A panel has already drafted proposed regulations to cover all angles of the Internet transactions based on the instructions of Revenue Commissioner Kim S. Jacinto-Henares.
The proposed guidelines stated that it recognizes â€œthe advancement in the commercial use of the world wide web, the Internet has become the vogue medium not only for advertisements but for the conduct of retailing which has given way to the significant growth of the virtual shopping mall or online market-web stores.â€
While the rich paying a pittance for the copious amounts of privileges they enjoy to the hilt, on the other end we also have the millions of “poor” people who are getting loads of freebies for almost nothing. Â And guess who is paying for all of this? Â It’s every single employee and salaried worker whose pay gets a sizable chunk cut out of it as “with-held income tax”.
This all goes back to a conversation I had a few months ago with a friend. Along with horrifically inequitable taxation that’s going around, we also discussed the idea that as far as the term “marginalized sector” is concerned, it should be applied to the Philippine middle class.
This was back in the month last year when there was this big stink over the Comelec’s decision to disqualify a number of party list groups from running in the 2013 National Elections and people were beginning to question, again, whether the party list group system was working as intended.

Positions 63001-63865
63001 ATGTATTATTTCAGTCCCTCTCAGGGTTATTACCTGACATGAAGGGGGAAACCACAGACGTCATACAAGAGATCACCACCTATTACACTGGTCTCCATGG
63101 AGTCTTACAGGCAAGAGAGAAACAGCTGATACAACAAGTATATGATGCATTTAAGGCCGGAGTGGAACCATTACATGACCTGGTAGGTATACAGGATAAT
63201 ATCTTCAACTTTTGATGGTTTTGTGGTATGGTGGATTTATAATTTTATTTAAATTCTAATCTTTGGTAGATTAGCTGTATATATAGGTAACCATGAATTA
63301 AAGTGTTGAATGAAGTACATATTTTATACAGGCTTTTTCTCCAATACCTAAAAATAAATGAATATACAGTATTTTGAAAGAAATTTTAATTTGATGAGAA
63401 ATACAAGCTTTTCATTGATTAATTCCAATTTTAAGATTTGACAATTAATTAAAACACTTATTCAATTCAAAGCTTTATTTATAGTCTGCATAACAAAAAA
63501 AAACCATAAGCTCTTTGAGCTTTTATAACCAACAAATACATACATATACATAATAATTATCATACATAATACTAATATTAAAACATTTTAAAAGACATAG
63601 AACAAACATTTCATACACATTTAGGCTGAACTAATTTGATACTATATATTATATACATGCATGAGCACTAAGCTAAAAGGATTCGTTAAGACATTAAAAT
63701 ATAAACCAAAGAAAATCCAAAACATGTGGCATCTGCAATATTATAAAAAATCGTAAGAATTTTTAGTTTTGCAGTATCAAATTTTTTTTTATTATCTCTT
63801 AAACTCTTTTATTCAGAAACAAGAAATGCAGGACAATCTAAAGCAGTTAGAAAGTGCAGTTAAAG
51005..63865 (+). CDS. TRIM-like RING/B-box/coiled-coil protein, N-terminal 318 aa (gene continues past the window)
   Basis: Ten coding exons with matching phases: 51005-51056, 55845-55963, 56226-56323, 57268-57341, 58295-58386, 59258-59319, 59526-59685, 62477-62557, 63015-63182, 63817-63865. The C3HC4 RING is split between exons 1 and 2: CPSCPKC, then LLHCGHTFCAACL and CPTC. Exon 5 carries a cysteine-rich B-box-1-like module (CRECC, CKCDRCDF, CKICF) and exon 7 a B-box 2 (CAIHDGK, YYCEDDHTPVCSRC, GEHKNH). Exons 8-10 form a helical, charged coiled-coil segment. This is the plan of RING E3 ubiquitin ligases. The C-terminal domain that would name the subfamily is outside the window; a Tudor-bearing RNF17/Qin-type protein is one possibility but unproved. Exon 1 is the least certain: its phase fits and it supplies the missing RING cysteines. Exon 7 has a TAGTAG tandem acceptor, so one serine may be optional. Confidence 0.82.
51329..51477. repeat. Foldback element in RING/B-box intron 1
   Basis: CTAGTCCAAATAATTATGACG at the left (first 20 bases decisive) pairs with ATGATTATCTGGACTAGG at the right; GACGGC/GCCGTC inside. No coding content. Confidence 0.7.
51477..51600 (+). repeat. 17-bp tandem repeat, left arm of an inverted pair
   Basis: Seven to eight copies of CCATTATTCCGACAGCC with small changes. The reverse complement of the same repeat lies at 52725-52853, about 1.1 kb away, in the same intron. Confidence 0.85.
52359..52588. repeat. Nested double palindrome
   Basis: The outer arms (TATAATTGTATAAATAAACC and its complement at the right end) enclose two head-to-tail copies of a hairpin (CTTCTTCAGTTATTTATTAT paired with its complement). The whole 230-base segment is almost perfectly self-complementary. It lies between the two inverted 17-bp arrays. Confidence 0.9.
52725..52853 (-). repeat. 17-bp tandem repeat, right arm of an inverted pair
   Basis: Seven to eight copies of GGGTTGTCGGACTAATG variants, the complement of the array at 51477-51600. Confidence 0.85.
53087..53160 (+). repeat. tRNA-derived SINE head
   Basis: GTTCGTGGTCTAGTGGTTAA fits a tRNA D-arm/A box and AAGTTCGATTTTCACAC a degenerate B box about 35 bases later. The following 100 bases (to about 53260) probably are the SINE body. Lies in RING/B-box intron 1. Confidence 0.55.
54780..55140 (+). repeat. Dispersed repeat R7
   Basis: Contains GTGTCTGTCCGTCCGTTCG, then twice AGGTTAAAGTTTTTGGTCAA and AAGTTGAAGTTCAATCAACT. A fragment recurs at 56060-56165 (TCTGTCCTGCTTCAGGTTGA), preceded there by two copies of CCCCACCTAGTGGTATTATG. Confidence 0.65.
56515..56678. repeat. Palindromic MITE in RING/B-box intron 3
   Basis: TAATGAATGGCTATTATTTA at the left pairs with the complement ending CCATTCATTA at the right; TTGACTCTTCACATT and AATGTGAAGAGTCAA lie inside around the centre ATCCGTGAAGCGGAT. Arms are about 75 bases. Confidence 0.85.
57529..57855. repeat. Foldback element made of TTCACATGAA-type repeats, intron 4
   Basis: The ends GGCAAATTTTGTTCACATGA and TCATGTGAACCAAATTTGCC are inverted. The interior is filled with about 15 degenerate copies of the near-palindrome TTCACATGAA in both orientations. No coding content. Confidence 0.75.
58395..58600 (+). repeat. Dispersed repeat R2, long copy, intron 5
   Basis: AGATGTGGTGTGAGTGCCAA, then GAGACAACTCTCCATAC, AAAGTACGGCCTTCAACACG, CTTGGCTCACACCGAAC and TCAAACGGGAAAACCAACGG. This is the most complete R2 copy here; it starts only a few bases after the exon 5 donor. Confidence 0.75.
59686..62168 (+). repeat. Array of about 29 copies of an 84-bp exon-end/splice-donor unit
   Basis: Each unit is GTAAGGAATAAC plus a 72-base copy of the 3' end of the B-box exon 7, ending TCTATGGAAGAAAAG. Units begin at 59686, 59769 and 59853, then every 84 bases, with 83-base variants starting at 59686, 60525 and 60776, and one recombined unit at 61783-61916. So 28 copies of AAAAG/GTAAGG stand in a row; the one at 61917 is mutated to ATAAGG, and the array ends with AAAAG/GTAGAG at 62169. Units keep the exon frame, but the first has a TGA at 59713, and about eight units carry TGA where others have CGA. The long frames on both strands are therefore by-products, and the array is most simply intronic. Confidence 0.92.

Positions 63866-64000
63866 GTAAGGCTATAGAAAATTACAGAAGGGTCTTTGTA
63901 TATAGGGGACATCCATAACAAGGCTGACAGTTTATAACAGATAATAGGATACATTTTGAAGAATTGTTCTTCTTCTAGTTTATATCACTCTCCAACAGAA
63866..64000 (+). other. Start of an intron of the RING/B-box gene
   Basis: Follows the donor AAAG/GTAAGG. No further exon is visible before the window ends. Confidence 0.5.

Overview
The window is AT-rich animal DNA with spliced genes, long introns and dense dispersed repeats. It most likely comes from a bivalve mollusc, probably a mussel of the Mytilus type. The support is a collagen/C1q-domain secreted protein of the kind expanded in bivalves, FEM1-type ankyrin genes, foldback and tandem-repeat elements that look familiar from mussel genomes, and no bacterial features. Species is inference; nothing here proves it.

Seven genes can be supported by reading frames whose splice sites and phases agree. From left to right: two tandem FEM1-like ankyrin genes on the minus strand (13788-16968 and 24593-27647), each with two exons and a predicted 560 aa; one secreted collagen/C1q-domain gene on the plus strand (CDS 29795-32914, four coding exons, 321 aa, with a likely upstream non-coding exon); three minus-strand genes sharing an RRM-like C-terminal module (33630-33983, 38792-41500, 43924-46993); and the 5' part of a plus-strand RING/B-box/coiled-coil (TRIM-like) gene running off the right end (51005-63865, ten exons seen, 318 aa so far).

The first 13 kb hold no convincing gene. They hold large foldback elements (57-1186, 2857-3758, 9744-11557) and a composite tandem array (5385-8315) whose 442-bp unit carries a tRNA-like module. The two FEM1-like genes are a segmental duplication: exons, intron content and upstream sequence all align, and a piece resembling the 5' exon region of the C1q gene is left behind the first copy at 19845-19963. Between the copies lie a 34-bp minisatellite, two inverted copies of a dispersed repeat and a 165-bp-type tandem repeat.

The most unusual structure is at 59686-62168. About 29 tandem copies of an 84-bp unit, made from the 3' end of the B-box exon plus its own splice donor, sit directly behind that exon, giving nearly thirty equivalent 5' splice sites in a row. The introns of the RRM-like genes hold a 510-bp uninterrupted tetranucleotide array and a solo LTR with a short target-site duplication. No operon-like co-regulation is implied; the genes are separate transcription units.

Party list groups, as most people understand it, are supposed to represent and work for the interests of the country’s marginalized sectors. Â These are the urban poor, fishermen, farmers, laborers, tribal minorities, and other such classes of citizens who may be otherwise referred to as “the poor” or can be assumed to lack representation.
Considering that almost every candidate who ran for election and won since the first Aquino Administration has a “pro-poor” or “poverty alleviation” program of one sort or another, it ought to be apparent by now that “the poor” are not “under represented”.
Moreover, consider also that the bulk of the government’s budget goes to programs that are supposed to help the poor.
The poor receive free education, free medicines, free health care, free housing, and now, thanks to the recently signed Reproductive Health Law, free contraceptives of every sort as well as free medical care for their genitalia.
It’s an endless gravy train for the poor.
However, in terms of number and in terms of representation, the middle class is small in number whose interests are barely represented in Congress.
The general theory about how it all evens out is that Â the middle class also benefits from the programs funded by the taxes they pay.
If that were true, at all, we’d probably have better roads… there’d be police stationed near our middle class homes… we could avail low cost home loans… Â we wouldn’t have to pay so much for health care or at all, notwithstanding Philhealth benefits… we could send out children to public schools… etcetera… etcetera… etcetera…
But do we enjoy these? Â Reality is, despite the availability of these things to the middle class, these government services are so shoddy that we’re forced to pay for something better — which shouldn’t be necessary at all.